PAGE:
Another scam listed by Scamguard is the “Timeshare Resale Scam”. This scam appeals to people who may not have the time to enjoy their timeshare and would like to recoup the money they spent on it. Scammers may tell these people they have the perfect “buyer” or “renter” who can take the timeshare right away. But these scammers also require an upfront fee.

Scamguard says that victims may be given a whole range of reasons for the fee, from the need for an appraisal or marketing analysis, to fees needed for transfer or closing. They may even put whatever reason they are providing into a fake contract.

The advice from Scamguard is to immediately distrust anyone asking you for upfront fees. Instead, Scamguard suggests listing your timeshare for free or for very little money at websites like Redweek.com, TimeshareMarketplace.com, or Tug2.net.

Technology guru, Kim Komando, lists a few other Craigslist scams that show up in real estate listings. She says these scams are typically for property rentals, but they also affect private home sales.

The first one she calls “The Credit Report Scheme”. This is related to phishing where there’s a link authorizing a credit check that allegedly takes you to an official site. And in this case, it does, with a pass through the scammers server where a referral ID is tacked on to the request. The credit agency then receives the request, the victim pays a fee, and the scammer receives a fee for the referral.

Of course, the listing is also a fake, so the victim is left dangling without a response after paying for a credit check. Kim Komando doesn’t mention the possibility of ID theft, but it seems to me that the victim is also left vulnerable to that.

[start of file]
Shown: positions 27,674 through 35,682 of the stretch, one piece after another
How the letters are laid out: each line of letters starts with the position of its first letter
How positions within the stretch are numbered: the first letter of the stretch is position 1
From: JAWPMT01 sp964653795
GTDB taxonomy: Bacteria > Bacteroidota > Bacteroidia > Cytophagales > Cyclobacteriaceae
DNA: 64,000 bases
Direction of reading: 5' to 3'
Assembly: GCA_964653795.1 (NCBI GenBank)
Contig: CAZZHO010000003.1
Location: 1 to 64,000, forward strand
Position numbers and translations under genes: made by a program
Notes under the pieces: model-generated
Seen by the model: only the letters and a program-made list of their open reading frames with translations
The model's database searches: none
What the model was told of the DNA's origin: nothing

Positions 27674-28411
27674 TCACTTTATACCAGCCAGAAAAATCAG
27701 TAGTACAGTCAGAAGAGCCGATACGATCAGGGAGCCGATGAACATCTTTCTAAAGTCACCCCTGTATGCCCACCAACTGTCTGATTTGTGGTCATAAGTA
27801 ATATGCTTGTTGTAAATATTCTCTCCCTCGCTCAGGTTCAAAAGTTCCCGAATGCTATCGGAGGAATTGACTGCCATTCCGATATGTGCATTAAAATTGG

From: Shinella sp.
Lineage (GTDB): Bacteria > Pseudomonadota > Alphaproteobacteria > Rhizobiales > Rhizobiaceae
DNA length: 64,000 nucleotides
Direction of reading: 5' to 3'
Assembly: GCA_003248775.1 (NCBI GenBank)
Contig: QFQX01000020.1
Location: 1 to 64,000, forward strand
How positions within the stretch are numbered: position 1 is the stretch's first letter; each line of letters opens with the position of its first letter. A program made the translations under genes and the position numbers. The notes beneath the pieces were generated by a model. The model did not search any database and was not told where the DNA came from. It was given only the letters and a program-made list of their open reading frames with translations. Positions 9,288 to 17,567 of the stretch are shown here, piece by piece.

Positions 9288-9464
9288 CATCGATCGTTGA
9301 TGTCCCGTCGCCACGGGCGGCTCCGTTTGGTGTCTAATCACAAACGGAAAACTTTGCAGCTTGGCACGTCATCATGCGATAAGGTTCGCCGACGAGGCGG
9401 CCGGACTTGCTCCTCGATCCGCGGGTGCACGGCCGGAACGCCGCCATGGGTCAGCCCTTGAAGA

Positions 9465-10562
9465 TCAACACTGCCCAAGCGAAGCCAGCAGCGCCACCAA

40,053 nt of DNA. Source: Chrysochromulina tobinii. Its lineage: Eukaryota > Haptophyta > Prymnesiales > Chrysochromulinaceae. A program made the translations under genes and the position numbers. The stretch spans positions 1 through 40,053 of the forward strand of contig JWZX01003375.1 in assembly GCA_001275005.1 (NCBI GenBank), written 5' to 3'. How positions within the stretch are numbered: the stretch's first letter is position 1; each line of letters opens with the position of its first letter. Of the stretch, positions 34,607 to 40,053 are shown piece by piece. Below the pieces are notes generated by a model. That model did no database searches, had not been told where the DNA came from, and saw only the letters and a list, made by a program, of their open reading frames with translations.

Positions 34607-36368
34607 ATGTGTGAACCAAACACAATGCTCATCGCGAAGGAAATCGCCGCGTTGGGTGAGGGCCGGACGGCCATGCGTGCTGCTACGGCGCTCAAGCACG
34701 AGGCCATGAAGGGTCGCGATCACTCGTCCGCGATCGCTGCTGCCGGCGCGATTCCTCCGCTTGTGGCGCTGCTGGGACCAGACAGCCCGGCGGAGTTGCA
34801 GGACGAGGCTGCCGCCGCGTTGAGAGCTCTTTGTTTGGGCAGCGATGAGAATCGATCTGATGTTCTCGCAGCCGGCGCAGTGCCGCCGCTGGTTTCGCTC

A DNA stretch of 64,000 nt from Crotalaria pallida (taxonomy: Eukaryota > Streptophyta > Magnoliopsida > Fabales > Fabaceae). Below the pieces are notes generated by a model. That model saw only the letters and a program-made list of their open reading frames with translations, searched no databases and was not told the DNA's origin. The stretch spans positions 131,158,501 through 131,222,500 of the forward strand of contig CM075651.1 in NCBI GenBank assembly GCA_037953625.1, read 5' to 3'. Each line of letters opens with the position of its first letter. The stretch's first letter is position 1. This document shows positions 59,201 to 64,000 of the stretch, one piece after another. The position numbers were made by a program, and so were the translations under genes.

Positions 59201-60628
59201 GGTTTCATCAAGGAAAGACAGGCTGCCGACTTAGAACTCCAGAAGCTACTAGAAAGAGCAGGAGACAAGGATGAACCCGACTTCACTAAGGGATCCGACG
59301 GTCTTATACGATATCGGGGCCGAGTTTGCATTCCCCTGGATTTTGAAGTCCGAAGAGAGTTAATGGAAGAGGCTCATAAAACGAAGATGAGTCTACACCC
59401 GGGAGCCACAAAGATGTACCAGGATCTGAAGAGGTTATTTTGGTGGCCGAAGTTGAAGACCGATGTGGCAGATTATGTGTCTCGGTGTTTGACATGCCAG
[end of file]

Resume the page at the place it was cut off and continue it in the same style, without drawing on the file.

She also warns about “Cloned Listings”. This is the same as the “Home or Vacation Rental Scam” listed by Scamguard. Komando described one scenario, saying the homeowner who was selling the home started noticing all these people coming to his house and looking around. He said that some were coming on to his porch and peering into his windows. That must’ve been unsettling!

The third scam Komando warns about is “The Realtor Service Company” scam. She says in this scam, a Craigslist user is asked to pay an upfront fee for membership into a listing service that doesn’t exist. The buyer is promised access to listings that haven’t made it yet to the MLS, including pre-foreclosures and homes being auctioned off. In reality, the listings sent to the Craigslist user are all a fake.

The big red flag in most of these scams is the request for an “upfront” payment. Don’t do it. And of course, if it sounds like it’s too good to be true, it probably is.

Komando says to protect yourself, if you find a property on Craigslist that you’d like to check out, copy the address into Google and look at the results. If the property is listed on Craigslist as a rental, but shows up on “for sale” websites – Watch out! You are probably dealing with a scammer.

It’s also a big red flag if you are unable to meet with the owner or a property manager in person or if you are asked to wire money to a property owner who might be “out of the country.” And of course, if you stumble on a scam ad or are victimized, you might want to let the website know and contact local authorities.

Author

Kathy Fettke

Kathy Fettke

Kathy Fettke is the Co-Founder and Co-CEO of Real Wealth Network. She is passionate about researching and then sharing the most important information about real estate, market cycles and the economy. Author of the #1 best-seller, Retire Rich with Rentals, Kathy is a frequent guest expert on such media as CNN, CNBC, Fox News, NPR and CBS MarketWatch.